AJR. American journal of roentgenology

Diagnostic efficiency of low-dose CT angiography compared with conventional angiography in peripheral arterial occlusions.

PMID 24261398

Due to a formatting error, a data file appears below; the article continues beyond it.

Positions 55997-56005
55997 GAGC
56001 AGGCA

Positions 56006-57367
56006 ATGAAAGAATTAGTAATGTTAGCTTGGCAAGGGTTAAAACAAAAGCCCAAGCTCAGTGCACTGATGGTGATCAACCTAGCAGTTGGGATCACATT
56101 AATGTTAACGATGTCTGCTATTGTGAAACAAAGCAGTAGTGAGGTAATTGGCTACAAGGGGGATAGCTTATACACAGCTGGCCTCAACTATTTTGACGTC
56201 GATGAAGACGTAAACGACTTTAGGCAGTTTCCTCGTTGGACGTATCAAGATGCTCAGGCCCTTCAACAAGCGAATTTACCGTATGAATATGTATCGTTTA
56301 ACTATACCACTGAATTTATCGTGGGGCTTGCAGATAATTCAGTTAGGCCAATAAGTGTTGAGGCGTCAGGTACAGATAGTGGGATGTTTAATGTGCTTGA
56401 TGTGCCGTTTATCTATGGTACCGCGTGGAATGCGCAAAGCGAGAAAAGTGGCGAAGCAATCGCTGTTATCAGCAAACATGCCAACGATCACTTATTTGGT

The purpose of this study was to assess the diagnostic efficiency and radiation dose of peripheral arterial CT angiography (CTA) performed at a low tube voltage of 70 kV in comparison with conventional angiography. Thirty consecutive patients (body mass index ≤ 25 kg/m(2)) with known or suspected peripheral arterial occlusion diseases underwent both CTA at a low tube voltage of 70 kV and conventional angiography. The sensitivity, specificity, positive predictive value (PPV), negative predictive value (NPV), and accuracy of peripheral arterial CTA were evaluated. The radiation dose was recorded. Diagnostic CTA images were obtained in all patients. CTA allowed accurate identification, characterization, and measurement of all peripheral arterial occlusive diseases. In conventional angiography, 360 diseased segments were found among the 810 segments evaluated. The sensitivity, specificity, PPV, NPV, and accuracy of CTA were 100% (95% CI, 98.81-100%), 93.5% (90.96-95.36%), 90.86% (87.38-93.45%), 100% (99.17-100%), and 96.05% (94.48-97.19%), respectively, with a kappa value of 0.92 (excellent agreement). The mean CT dose index was 3.71 ± 0.8 mGy, and the dose-length product was 446.6 ± 35.7 mGy × cm. The effective dose was 1.94 ± 0.21 mSv for CTA and 4.41 ± 0.64 mSv for conventional angiography. CTA of peripheral arteries with a low tube voltage of 70 kV provides reliable information and serves as a rapidly performed and easily available "one-stop-shop" imaging modality in the diagnosis of peripheral arterial occlusion diseases.